"It's that increased frequency of what we call at NOAA high-tide flooding," Sweet said. "Oftentimes, it's sunny outside, there's no storm in sight, and there's water on streets. There's water coming out of the storm-water systems, you know, spilling into streets, water going over old sea walls, covering beaches, for instance. It's the increased frequency of those kinds of events that really is sea-level rise."
Silverstein said that sunny-day flooding results in water quality issues in the Miami area. She said that those floodwaters travel backward up the stormwater system and into streets.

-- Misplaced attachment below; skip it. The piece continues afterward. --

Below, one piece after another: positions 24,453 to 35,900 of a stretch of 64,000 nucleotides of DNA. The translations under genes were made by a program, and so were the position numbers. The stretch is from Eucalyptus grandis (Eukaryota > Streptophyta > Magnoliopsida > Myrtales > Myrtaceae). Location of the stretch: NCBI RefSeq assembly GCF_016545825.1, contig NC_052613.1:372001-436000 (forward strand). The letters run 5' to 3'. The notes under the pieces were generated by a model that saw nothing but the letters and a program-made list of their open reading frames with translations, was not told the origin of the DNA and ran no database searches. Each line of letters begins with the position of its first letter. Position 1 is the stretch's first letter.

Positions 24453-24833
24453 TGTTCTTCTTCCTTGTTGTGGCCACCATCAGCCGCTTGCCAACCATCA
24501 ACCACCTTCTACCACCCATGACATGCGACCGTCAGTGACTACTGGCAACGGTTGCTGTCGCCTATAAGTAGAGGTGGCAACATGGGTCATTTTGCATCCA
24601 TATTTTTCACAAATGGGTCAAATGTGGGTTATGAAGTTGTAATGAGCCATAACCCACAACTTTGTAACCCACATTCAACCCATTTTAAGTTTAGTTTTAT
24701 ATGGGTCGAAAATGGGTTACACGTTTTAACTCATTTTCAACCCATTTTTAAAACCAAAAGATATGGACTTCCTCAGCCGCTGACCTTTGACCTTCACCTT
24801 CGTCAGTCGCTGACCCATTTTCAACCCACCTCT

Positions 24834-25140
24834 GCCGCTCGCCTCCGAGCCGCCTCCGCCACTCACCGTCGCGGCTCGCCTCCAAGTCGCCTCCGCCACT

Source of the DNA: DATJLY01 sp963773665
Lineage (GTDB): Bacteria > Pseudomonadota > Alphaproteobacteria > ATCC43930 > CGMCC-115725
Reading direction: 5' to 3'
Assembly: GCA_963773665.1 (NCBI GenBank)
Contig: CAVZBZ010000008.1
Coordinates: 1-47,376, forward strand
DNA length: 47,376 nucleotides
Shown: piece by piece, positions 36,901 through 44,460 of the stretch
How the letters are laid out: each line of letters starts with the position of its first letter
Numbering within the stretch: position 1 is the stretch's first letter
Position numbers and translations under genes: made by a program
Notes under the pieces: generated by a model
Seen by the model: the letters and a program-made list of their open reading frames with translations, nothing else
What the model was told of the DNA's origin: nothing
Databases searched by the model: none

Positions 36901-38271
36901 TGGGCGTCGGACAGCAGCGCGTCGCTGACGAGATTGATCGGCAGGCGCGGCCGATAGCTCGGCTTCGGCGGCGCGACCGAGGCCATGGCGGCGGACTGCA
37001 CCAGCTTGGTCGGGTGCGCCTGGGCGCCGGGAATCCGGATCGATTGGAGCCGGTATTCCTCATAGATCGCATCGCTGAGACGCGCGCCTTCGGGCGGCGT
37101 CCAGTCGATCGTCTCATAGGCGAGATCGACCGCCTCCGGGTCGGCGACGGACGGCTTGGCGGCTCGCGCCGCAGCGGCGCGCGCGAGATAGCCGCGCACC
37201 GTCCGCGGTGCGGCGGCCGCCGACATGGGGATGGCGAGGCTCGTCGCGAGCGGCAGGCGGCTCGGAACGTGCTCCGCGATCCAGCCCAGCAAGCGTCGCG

"It’s picking up all of the nasty stuff that gathers in the street -- grease, oil, chemicals, pet waste -- and then when the tide goes out, it's flushing it back out into the waterways and bringing the pollution with it," Silverstein said.
Sewage being flushed into the water is also a problem, according to Silverstein. She said there are more than 120,000 septic tanks in Miami, and those systems depend on dry ground between the bottom of the tank and the start of the water table to properly function.
"Sea-level rise is raising the water tables and flooding the septic tanks," Silverstein said. That water then ends up back in the ocean, which can prompt officials to close beaches because of high bacteria levels.
Sweet said these are just some of the challenges that managers and governments in coastal communities are trying to address, and that is before the nearly foot of sea-level rise that’s predicted in this century.
Saving the beaches